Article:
Patron of Teachers, Scholars, Musicians and Singers
He had everything many young men of his day wanted: wealth, prestige, education, a promising political career; but he gave it all away to be the “servant of the servants of God.”
Born around 540, Gregory’s father, Gordianus, was a Roman senator who was very rich and owned large pieces of land with many homes on them. As a child, Gregory was prepared by his education and lifestyle to follow his father’s footsteps as a politician and landowner. But he felt that God was calling him to a simpler way of living.
After Gordianus died, Gregory left the political scene and sold all of his family’s material possessions. He used the money to feed the poor people of Italy. He opened monasteries on six of the family estates in Sicily. In Rome, the family home became St. Andrews, a monastery where Gregory himself lived.
Gregory was very happy with his quiet and prayerful life as a monk. He was so strict in his discipline as a monk including severe fasting, that his health was not good for much of his later life. In 578 he was ordained as a priest and served as the Pope’s deacon in Rome. Eventually he returned to the monastic life at St. Andrews where he was appointed Abbott. He wasn’t there long, however, because he was called to evangelize the people of England. At that time, the ideas of Christianity had not reached that far away country. The work of Gregory and the missionaries among the Anglo-Saxons was succeeding very well, but Gregory was called home urgently by Pope Pelagius II. There was a crisis in Rome.
Actually, there were several crises in Rome, but the most demanding at the time was the outbreak of the plague (a terrifying epidemic of a disease carried by rats that killed many people) in 589 that continued into 590. Unfortunately the Pope was one of the plague’s victims, and Gregory was unanimously elected as the next Pope. He was not very enthusiastic about taking on this new job and coined the phrase still used by popes today. He called himself “the servant of the servants of God.”
At the beginning of his papacy, Gregory faced some huge problems including severe flooding, famine (which resulted from the flood’s ruined crops), the plague continued, severe splits and differences between the Church in the East (Greece) and the West (Rome). There was a constant threat of Lombard invasions. The Lombards, from the area we know as Austria today, soundly ended the Roman Empire a century before. They continued to work their way through Italy conquering and taking over the lands and people.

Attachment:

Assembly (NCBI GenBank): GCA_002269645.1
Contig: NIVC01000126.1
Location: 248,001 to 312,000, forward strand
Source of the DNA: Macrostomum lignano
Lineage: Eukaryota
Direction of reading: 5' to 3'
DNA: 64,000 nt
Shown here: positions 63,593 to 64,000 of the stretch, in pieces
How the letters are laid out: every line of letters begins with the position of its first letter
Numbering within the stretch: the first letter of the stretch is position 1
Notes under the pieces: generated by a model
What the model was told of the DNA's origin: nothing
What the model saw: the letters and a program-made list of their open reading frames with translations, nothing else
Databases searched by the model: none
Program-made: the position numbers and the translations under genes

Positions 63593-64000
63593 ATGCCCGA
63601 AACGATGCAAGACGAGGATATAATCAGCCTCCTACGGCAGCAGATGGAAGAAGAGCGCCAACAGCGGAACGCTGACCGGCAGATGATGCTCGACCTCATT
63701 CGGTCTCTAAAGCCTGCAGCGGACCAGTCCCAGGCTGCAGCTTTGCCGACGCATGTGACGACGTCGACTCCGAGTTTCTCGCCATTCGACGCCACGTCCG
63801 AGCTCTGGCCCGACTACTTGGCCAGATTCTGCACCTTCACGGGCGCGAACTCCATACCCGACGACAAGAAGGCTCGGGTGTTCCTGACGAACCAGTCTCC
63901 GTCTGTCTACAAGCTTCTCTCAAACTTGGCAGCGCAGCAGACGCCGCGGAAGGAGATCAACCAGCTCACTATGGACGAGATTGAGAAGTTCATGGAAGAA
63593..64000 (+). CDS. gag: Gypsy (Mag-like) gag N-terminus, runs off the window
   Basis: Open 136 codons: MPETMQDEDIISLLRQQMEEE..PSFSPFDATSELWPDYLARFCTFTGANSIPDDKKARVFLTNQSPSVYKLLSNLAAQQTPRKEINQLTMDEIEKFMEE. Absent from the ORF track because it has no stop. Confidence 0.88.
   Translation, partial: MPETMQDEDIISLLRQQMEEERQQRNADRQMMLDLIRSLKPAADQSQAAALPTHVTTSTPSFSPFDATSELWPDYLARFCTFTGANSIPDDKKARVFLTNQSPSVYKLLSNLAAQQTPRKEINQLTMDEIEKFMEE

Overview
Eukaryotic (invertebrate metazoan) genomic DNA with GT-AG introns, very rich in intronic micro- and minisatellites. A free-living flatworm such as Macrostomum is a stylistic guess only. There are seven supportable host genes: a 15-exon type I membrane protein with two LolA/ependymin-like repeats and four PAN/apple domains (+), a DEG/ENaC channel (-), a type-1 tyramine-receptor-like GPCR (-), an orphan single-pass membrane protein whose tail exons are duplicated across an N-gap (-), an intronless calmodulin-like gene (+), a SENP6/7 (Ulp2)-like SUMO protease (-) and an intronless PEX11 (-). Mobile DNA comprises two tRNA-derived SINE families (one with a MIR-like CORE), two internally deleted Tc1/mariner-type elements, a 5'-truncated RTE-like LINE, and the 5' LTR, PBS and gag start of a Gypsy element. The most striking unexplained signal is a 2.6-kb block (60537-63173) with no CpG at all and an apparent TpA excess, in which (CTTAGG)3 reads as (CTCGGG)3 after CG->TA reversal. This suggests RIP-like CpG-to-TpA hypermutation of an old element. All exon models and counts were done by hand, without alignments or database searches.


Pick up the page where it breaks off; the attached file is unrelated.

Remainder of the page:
Gregory knew it was time for change. He cleaned house and thus began a new era of reform. First, he reorganized the people of the Church and got rid of any priests who were unworthy of their ordination. He improved the discipline among those who remained. Before Gregory was in charge, the priests demanded large sums of money for doing their job, such as burying people and ordaining new priests. Gregory put a stop to this. He improved the organization of granaries and fed victims of the famine. He ignored the Roman political leaders and went directly to the King of Lombard with whom he negotiated a peaceful relationship. He continued his work of converting the people of England to Christianity.
Many letters and sermons remain that Gregory wrote. From them we learn many of his ideas. One important thought was that we can only know the heart of God through the Word of God. The Word grows within anyone who reads or hears it, but we can’t learn it by ourselves. According to Gregory we must learn from one another.
Gregory was also responsible for reforms in the liturgy. There are three changes he made that we can still recognize today. He added the words “grant us peace to our days,” in the Mass. He also declared that the people would sing “Alleluia” throughout the year and not just during the Easter Season. (In Gregory’s day and in our own, we do not sing “Alleluia” during the penitential season of Lent.) The third change Gregory made was to include a uniform reciting of the “Our Father” during the Mass.
Gregory was a humble and prayerful man but achieved great things nonetheless. He is known today as one of the four key Fathers of the Western Church, along with Augustine, Ambrose, and Jerome. He is an example to us of what can be accomplished through the love of God. He hoped to live a simple life, but it was this very simplicity that made him great . . . Gregory the Great.
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